Many months ago, when I first started this weblog, a story came from Sydney, Australia, through that inimitable source Tim Blair of a parrot stolen from a pet store. Hector, the 31-year-old galah, or rose-breasted cockatoo, had been taken from his cage by a couple of silver-haired ladies. I have been checking on this story from time to time on Google and finally found the resolution to the story the other day. Here it is, from Persons Missing News, a source for missing persons in Australia. As the source does not provide a link, I will reprint the feature on Hector here:

7 August | The Daily Telegraph 7/8 p13 by Stavro Sofios
Hector thieves make contact - Breakthrough in the parrot-napping mystery
HECTOR the abducted galah is alive, "safe and happy" with the animal liberationists who stole him - and his owner doesn't necessarily want him back. The kidnappers made contact with The Daily Telegraph yesterday, claiming the 32-year-old parrot was freed from his "prison-like existence" to live with other birds in a large enclosure. The liberationists received qualified support from Hector's owner Doug Eyre, who offered to give up the community icon if they could prove the galah was now in a better environment.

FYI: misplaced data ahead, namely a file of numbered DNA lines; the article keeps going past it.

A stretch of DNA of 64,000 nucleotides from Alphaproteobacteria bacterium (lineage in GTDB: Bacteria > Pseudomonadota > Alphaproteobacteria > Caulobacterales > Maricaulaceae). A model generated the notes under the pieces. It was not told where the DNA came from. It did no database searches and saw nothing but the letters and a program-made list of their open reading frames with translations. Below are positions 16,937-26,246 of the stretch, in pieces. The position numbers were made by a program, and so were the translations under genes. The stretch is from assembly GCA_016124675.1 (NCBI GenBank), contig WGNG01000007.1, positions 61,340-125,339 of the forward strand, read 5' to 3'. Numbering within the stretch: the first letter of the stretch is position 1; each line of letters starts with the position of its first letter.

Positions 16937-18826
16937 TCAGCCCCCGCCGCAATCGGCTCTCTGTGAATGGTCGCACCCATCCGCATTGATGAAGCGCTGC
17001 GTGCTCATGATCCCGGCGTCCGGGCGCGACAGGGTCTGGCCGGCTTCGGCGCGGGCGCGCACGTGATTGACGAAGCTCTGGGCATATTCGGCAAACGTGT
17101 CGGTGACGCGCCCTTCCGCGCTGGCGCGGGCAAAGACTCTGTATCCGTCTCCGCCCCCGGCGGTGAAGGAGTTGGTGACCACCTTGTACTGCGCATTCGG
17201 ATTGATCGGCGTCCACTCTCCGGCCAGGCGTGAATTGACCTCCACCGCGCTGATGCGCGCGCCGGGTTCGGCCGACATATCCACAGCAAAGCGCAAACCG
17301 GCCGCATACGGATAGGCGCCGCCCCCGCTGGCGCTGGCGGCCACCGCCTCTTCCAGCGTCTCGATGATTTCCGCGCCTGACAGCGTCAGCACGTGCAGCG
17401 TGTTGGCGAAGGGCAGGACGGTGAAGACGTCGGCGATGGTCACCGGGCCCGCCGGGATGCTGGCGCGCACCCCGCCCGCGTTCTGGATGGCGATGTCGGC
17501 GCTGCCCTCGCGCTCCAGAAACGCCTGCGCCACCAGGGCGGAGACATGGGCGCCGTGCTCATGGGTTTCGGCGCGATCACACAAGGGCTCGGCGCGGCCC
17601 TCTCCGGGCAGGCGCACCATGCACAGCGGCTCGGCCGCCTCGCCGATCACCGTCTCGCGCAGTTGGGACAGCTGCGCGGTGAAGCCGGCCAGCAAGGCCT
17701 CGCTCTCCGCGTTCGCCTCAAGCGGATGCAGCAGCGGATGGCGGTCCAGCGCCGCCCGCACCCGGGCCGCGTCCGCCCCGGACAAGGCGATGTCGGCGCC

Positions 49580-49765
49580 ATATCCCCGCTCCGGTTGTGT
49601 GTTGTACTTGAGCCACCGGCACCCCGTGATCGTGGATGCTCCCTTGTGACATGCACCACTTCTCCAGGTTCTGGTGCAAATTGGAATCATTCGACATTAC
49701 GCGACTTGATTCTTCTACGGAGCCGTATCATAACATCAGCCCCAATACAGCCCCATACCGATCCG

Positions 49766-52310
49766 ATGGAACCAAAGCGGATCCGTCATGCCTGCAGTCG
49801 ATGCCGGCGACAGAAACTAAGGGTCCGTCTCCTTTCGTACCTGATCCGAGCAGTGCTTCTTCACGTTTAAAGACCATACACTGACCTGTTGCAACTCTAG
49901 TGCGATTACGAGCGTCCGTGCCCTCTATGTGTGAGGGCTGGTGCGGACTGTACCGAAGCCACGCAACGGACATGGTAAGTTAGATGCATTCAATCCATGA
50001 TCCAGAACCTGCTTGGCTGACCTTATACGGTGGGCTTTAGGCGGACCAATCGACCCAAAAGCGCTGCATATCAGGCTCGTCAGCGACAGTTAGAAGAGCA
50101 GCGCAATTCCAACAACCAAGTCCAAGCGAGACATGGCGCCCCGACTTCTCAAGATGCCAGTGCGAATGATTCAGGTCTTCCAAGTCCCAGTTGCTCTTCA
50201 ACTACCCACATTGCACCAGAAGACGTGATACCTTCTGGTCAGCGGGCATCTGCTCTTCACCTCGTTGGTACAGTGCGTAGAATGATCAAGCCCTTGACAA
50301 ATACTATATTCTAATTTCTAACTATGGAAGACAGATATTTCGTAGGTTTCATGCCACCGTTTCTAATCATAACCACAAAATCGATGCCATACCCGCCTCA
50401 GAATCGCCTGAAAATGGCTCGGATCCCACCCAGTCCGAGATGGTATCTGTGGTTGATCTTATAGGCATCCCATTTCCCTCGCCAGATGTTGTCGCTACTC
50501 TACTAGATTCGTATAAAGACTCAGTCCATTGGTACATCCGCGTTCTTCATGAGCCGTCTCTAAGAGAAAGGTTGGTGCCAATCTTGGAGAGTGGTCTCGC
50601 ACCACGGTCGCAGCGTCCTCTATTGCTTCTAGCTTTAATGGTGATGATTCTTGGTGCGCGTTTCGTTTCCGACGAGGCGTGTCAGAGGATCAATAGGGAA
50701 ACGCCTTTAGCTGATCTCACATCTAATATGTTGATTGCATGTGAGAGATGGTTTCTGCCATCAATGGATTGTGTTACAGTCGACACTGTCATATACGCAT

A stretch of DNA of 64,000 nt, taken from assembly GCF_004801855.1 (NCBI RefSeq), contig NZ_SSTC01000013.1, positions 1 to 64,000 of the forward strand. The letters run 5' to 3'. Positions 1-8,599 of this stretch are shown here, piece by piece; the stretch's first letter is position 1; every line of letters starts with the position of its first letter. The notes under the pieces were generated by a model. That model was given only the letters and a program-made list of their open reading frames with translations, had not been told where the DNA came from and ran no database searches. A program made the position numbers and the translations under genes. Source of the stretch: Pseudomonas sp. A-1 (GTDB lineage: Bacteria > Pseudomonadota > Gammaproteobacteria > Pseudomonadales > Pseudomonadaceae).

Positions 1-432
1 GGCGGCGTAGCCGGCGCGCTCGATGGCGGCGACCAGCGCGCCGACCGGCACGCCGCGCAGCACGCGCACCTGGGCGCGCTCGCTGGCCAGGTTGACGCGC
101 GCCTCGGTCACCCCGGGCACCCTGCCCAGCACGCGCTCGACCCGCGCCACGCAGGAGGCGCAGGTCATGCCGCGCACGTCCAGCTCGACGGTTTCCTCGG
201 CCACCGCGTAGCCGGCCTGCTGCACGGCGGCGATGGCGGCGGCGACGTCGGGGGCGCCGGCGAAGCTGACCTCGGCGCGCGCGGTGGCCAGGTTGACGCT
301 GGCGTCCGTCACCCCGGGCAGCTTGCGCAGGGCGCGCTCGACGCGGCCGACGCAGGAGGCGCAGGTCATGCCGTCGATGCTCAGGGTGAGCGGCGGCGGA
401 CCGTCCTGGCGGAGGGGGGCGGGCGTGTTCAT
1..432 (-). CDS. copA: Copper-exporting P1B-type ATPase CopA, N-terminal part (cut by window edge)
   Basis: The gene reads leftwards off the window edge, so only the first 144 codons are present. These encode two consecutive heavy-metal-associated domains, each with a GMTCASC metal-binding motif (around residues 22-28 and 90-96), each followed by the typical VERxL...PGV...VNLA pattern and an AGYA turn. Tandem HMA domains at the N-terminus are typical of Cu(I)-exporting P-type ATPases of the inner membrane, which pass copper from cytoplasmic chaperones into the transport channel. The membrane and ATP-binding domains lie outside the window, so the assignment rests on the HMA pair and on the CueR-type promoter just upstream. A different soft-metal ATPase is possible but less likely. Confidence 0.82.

"If you can show me he is happier in this new place, then keep him. Let him live out his last days happy," the West Ryde Pet Shop owner said yesterday. "My family needs closure, the people around here need closure and I won't push for charges if we can talk about it face-to-face. "If you really think this was the right way to go and if you're part of a fair dinkum liberation cause, why not prove it to us? Show me Hector in a good aviary and I might not take him away."